One of the reasons as to why this is happening is because the requirements that grade punishment is not clear on how to grade the severity of the punishment possibilities. One of the reasons as to why the justice system has supported the death penalty is that it deters criminality. The argument that Kovasrky makes is that even in data confirmed the scattered intuition the more rapid executions increase deterrence, that information wouldn’t suggest that the sequence of executed inmates suppresses criminality.
In The Republican Party, Conservatives, and The Future of Capital Punishment, the author focuses on talking about the history and future of capital punishment. Ben Jones also focuses on the views that both, the Republican Party and the Conservatives, have on the death penalty. According to the article, eight states in the previous decade had ended the death penalty, while another four had placed a moratorium on executions.
Public support for the death penalty also dropped by around twenty percentage points between the mid-1990s and 2016. Due to several factors that were signaled in Glossip v. Gross, there could be a constitutional challenge to capital punishment in the coming years. Though it is often assumed that the Republicans support the death penalty, the preceding discussion shows that has not always been the case throughout U.S. history, nor it was always a case today.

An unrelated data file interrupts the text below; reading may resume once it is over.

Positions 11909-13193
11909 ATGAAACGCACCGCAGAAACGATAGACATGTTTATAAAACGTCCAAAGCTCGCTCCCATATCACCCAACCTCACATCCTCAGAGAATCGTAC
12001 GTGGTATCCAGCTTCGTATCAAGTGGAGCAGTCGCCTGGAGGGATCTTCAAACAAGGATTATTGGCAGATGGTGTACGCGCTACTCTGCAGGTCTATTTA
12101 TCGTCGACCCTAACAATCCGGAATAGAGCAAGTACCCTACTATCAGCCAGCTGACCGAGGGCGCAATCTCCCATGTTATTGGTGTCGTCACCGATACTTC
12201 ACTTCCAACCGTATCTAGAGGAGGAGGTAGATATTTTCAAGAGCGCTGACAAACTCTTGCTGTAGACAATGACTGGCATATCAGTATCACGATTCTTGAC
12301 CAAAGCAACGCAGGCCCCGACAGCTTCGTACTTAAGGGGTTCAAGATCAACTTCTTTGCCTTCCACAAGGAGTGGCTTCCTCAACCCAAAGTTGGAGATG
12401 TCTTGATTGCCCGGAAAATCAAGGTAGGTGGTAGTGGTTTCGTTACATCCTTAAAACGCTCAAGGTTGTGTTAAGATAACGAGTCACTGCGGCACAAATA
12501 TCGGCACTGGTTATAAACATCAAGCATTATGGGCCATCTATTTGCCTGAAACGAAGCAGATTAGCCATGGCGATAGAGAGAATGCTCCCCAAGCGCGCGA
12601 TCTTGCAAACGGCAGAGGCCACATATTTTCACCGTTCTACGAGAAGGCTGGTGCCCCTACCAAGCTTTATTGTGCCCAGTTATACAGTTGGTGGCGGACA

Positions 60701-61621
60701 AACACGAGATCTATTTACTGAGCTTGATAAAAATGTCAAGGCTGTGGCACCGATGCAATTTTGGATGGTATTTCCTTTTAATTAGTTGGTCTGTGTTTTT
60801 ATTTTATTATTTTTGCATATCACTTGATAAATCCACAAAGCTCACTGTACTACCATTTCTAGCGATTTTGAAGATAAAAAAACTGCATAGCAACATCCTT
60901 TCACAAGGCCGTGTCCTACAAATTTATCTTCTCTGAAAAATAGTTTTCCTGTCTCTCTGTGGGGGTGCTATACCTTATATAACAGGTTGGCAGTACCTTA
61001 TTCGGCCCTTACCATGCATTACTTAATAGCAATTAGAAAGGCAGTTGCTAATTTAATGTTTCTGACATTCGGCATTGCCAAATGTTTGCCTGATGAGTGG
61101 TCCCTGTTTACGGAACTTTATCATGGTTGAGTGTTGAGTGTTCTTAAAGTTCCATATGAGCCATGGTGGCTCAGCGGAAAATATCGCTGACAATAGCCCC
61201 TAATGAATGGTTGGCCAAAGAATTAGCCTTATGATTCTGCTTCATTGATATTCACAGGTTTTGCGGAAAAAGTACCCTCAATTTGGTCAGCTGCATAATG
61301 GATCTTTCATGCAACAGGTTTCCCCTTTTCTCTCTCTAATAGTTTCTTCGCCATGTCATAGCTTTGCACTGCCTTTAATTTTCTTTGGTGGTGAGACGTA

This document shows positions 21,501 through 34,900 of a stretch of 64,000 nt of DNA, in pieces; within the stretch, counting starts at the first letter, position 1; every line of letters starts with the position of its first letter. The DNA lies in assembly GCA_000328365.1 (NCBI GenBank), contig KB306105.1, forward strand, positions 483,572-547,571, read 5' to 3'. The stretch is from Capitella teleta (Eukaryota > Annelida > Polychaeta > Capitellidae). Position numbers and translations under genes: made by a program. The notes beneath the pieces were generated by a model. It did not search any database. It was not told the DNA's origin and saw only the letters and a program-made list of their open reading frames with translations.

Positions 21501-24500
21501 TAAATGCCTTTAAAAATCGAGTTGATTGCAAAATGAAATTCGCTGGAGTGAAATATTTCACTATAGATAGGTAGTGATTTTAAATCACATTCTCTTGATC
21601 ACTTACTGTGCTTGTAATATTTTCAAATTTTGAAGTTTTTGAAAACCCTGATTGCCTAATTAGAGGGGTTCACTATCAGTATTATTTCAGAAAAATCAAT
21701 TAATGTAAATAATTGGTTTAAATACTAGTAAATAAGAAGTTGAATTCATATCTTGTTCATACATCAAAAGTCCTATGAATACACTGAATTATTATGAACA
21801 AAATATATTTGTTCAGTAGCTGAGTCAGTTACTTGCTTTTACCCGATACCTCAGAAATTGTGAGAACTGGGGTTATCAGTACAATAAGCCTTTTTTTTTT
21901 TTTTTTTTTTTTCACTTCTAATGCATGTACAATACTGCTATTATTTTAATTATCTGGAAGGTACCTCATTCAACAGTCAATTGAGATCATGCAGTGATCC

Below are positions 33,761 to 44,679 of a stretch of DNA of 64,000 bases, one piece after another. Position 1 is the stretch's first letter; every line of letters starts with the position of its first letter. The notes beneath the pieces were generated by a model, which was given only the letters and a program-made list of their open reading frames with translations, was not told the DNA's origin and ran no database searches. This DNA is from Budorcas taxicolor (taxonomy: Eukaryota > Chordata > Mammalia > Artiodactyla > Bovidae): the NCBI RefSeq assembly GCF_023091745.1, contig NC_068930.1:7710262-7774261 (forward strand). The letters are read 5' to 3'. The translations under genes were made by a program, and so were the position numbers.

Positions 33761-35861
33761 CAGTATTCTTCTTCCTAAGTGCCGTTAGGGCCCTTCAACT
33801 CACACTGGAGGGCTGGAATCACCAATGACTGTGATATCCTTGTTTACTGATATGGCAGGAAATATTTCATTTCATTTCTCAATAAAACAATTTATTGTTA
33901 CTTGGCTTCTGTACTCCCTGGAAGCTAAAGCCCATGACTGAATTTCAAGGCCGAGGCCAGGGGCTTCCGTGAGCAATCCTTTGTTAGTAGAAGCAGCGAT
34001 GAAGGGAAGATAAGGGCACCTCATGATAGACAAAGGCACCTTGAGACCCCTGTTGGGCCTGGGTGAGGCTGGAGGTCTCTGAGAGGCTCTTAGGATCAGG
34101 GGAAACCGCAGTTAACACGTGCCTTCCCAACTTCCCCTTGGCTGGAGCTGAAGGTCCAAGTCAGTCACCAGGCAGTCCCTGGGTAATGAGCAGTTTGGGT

As of today, there are many controversies on whether if our justice system should keep the death penalty or not. The main reason as to why the justice system has kept the death penalty is given to the belief that it prevents crime. Capital punishment is often not evaluated carefully as it should, leading to unfair death penalty cases. In many cases, innocent people are executed when their crimes could have been punished through jail terms. While the justice system tries to deterrence crime with capital punishment, there are cases that are dealt unjustly causing the innocent to be punished in wrongful ways.